In this study, the transcriptomes of four parents of two gerbera populations were sequenced using Illumina paired-end sequencing. Transcriptome data provides a resource for genetic dissection and an insight to explore gene functions for this ornamental crop. To identify the QTL regions leading to the phenotypic variation in Botrytis resistance, and establishing a relationship between marker genotype and phenotypic variation for marker assisted selection (MAS), genetic linkage maps were constructed with SNP markers in the two F1 segregating populations. A total of 20 QTLs were identified in the parental maps of the two populations. The number of QTLs found and the explained variance of most QTLs detected reflects the complex mechanism of Botrytis disease response. Narrowing down the QTL region and identifying the causal gene(s) underlying a QTL could maximize the effective use of MAS in breeding. Homologs of known functional genes involved in Botrytis resistance from other species were obtained in gerbera and SNP markers identified and mapped. Twenty-nine candidate genes were mapped and seven candidate genes could be mapped on both populations. Seven candidate genes were located in the vicinity of the QTLs detected. The co-localization of QTLs with CGs gives an indication that these candidate genes could probably be involved in resistance to Botrytis and provide a more precise possibility to use MAS in gerbera breeding in the future. A tobacco rattle virus (TRV) based gene silencing system which was used to inspect the function of two candidate genes. The two CGs are the homologs of the genes responsible for Botrytis resistance in tomato and both mapped in QTL regions related to Botrytis resistance in gerbera ray floret test. Silencing the two genes by VIGS, showed smaller lesion sizes upon Botrytis infection on gerbera ray florets compared with the controls.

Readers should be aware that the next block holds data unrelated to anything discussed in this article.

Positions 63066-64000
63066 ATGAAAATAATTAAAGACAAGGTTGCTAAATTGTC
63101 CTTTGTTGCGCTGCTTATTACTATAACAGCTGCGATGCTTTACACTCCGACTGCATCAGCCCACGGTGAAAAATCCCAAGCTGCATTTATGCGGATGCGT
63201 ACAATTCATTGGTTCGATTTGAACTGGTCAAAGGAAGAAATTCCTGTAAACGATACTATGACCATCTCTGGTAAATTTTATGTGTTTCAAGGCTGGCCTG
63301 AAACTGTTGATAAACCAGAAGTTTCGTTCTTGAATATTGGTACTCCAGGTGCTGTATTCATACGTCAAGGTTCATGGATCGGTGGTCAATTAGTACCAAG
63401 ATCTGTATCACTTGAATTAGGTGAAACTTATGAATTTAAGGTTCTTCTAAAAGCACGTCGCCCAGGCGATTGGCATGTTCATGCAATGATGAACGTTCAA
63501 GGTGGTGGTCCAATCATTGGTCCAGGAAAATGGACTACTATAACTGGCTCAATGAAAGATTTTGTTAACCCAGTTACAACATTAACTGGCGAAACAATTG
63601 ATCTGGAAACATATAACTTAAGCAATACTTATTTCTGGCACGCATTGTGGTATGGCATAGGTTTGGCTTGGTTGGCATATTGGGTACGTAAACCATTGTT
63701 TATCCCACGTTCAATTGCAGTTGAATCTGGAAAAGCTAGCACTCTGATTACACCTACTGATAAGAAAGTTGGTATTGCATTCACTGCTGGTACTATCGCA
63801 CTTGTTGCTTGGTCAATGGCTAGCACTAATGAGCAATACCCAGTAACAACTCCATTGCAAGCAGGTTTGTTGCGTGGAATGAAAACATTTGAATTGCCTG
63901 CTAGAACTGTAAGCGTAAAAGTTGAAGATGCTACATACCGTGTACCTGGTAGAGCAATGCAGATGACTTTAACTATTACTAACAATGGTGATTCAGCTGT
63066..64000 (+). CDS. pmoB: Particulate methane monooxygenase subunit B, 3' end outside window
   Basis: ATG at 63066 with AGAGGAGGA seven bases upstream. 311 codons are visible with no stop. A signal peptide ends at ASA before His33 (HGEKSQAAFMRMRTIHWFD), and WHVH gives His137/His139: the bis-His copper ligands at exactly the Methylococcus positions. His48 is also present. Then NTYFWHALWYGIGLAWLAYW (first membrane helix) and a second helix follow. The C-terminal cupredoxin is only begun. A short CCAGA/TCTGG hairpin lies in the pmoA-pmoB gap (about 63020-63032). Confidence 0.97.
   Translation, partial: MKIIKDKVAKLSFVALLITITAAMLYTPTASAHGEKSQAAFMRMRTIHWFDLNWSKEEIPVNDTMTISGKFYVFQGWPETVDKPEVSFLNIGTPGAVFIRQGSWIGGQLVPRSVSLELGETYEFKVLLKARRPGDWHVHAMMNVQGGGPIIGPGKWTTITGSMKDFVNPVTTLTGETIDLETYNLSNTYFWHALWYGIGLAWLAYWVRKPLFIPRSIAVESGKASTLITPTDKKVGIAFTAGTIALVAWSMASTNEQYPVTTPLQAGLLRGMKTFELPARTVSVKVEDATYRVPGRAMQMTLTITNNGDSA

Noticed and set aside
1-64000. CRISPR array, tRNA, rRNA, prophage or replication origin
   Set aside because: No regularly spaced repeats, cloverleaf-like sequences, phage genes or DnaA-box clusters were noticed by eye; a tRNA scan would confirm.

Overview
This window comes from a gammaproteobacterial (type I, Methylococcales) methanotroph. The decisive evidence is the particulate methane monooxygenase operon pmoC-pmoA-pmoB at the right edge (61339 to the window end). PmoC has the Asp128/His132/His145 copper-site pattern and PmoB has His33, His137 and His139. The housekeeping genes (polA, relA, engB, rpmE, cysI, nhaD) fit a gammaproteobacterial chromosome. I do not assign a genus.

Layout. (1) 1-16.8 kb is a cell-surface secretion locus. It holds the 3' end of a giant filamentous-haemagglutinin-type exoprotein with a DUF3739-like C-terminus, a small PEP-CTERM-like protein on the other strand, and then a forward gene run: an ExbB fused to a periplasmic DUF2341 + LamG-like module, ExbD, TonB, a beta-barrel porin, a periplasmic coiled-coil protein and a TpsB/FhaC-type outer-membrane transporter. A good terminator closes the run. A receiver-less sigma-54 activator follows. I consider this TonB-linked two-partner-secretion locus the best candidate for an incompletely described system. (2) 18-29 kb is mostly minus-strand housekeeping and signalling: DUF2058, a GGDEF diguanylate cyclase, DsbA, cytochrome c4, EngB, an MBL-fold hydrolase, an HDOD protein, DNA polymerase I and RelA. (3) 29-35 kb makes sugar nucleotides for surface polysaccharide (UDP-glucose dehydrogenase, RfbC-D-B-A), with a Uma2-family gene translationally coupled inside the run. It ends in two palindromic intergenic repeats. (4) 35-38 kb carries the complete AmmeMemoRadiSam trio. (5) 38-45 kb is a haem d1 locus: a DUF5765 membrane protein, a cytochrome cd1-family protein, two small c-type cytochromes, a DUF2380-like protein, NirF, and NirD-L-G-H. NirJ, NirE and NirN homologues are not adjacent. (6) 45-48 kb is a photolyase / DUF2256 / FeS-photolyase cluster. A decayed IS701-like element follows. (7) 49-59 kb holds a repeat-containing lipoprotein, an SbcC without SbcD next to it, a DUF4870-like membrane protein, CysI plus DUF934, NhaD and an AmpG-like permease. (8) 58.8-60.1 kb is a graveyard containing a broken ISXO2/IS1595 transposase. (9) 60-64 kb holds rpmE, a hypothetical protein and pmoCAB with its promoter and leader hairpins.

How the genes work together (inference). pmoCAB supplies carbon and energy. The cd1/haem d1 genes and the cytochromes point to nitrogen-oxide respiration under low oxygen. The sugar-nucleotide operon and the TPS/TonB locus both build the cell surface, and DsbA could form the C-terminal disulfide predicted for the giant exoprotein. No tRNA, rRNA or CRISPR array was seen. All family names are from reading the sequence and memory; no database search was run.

The entire research went from the generation of four parental transcriptome data sets to development of SNP markers (Chapter 2), construction of genetic maps and to mapping QTLs for Botrytis resistance (Chapter 3). This was further on combined with candidate gene searching in other crops, querying and mapping homologous genes (Chapter 4) and characterizing the candidate genes which co-localized with QTLs (Chapter 5). The whole process not only helped us to unravel the genetics of Botrytis resistance in gerbera and develop genetic tools for gerbera improvement, but also could serve as guidance for developing marker-assisted selection for other ornamental plants from the beginning.